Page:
Celebrating 25 Years The - The World Food Prize


Celebrating 25 Years The - The World Food Prize


The Hall of Laureates

The Norman E. Borlaug Hall of Laureates

celebrates the life and legacy of one of

Iowa’s greatest heroes. The sensational grand

opening of the Hall of Laureates in October,

2011 was a significant highlight of the 25th

Anniversary of the World Food Prize which

was founded by Dr. Borlaug.

The Hall of Laureates project was officially

inaugurated on October 18, 2001, when

John Ruan III announced a gift of $5

million by his father John Ruan Sr. and the

Ruan family to convert what was then still

the Des Moines Public Library building into

a home for the World Food Prize. John Ruan

III took the stage at the Des Moines Civic

Center in front of a crowd of 2,500 people

with Dr. Borlaug at his side, and made the

announcement of his family’s gift in Dr.

Borlaug’s honor.

For the next 10 years, the World Food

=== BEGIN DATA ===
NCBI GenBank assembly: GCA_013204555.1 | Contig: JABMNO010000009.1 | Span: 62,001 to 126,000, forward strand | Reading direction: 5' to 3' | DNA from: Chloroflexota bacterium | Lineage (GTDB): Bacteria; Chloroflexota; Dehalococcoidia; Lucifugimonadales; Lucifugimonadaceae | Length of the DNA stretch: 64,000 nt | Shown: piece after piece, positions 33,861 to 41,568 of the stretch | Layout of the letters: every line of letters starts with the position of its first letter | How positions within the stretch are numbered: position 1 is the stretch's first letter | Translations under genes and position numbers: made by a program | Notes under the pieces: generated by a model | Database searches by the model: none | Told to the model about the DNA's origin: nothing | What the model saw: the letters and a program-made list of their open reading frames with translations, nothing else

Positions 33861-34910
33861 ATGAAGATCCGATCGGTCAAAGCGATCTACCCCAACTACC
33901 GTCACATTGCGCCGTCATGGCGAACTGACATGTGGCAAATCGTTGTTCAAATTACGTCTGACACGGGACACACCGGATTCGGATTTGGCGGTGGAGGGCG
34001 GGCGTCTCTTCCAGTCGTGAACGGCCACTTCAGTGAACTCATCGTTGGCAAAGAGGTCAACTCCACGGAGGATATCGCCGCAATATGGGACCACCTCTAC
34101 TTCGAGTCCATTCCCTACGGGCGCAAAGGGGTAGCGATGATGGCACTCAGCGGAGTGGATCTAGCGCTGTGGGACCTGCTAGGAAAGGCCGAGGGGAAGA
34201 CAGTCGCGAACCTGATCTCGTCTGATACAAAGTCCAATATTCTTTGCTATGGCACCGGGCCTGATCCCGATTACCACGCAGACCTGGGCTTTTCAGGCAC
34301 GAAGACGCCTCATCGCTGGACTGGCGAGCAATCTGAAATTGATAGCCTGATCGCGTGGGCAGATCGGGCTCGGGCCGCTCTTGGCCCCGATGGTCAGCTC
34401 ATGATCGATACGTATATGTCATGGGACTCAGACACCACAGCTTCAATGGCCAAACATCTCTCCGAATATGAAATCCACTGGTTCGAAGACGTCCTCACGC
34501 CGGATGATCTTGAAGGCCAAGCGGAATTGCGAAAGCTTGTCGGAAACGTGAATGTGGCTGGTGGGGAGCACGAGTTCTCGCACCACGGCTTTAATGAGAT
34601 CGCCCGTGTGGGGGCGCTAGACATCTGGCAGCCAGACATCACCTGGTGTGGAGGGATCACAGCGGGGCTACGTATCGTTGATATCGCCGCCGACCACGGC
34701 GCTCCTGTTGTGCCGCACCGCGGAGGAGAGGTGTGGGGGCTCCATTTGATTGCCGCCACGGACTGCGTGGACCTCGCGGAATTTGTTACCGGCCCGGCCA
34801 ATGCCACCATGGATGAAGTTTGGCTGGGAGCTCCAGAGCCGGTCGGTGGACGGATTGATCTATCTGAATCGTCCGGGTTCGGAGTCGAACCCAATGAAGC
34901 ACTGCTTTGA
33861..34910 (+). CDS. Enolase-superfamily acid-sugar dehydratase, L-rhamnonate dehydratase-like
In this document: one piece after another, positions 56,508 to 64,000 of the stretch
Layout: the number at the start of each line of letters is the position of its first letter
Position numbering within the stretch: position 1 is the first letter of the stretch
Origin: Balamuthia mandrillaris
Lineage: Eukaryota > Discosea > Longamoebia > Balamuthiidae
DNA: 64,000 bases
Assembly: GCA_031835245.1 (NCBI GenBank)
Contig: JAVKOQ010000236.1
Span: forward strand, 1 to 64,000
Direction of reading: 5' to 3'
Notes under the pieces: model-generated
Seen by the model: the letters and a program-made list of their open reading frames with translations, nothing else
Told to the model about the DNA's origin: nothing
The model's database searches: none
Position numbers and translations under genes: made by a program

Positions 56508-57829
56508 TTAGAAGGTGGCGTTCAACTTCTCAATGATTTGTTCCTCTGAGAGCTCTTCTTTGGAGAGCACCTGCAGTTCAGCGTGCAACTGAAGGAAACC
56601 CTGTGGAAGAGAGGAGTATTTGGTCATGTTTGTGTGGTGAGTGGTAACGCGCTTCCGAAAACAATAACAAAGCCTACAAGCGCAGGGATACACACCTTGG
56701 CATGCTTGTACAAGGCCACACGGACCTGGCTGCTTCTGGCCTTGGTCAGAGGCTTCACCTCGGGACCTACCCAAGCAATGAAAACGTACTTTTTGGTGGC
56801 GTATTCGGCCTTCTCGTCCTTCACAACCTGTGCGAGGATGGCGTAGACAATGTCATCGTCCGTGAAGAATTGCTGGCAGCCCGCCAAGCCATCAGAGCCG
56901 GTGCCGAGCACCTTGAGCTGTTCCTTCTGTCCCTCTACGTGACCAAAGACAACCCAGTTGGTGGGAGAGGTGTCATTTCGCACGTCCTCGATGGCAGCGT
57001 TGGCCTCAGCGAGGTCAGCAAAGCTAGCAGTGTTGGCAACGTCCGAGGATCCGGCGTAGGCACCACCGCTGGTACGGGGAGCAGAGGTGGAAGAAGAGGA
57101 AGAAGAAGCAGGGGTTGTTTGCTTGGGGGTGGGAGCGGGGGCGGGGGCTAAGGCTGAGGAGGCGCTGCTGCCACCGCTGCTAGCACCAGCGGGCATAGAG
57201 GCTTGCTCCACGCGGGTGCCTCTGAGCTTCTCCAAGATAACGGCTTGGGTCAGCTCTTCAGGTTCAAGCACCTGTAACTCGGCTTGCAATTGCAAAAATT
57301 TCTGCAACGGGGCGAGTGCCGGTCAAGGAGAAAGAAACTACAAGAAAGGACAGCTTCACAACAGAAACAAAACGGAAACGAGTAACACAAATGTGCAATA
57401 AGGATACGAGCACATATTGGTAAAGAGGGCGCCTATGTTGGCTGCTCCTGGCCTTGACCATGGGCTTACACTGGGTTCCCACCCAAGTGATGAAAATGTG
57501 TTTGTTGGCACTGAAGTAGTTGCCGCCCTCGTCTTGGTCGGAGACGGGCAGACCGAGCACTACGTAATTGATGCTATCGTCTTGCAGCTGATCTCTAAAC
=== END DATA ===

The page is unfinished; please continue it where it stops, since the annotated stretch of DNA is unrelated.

Prize Foundation, under the leadership of

Ambassador Kenneth Quinn, carried out

the campaign to raise more than $30 million

to complete this project. With a dynamic

team of architects, a comprehensive design

was created to transform this 19th century

library and cultural center into the global

headquarters of the World Food Prize,

giving this Iowa architectural treasure a new

purpose in the 22nd century.

At the end of the 19th century, urban

planning came into vogue and, with it, the

“City Beautiful” movement which stressed

the incorporation of the new civic buildings,

parks and statuary to be placed in the heart

of American cities. The Public Library was

a central element of Des Moines’ “City

Beautiful” plan. Its cornerstone was laid in

1900 and it opened to the public in 1903.

In restoring the historic public library

building into the new Hall of Laureates, the

World Food Prize Foundation designed the

art and décor to tell five main stories:

•That Dr. Norman E. Borlaug is the man

who, through the Green Revolution he

is credited with starting, saved a billion

lives and of whom the Atlantic Monthly

said, he saved more lives than any other

person who has ever lived;

the next generation


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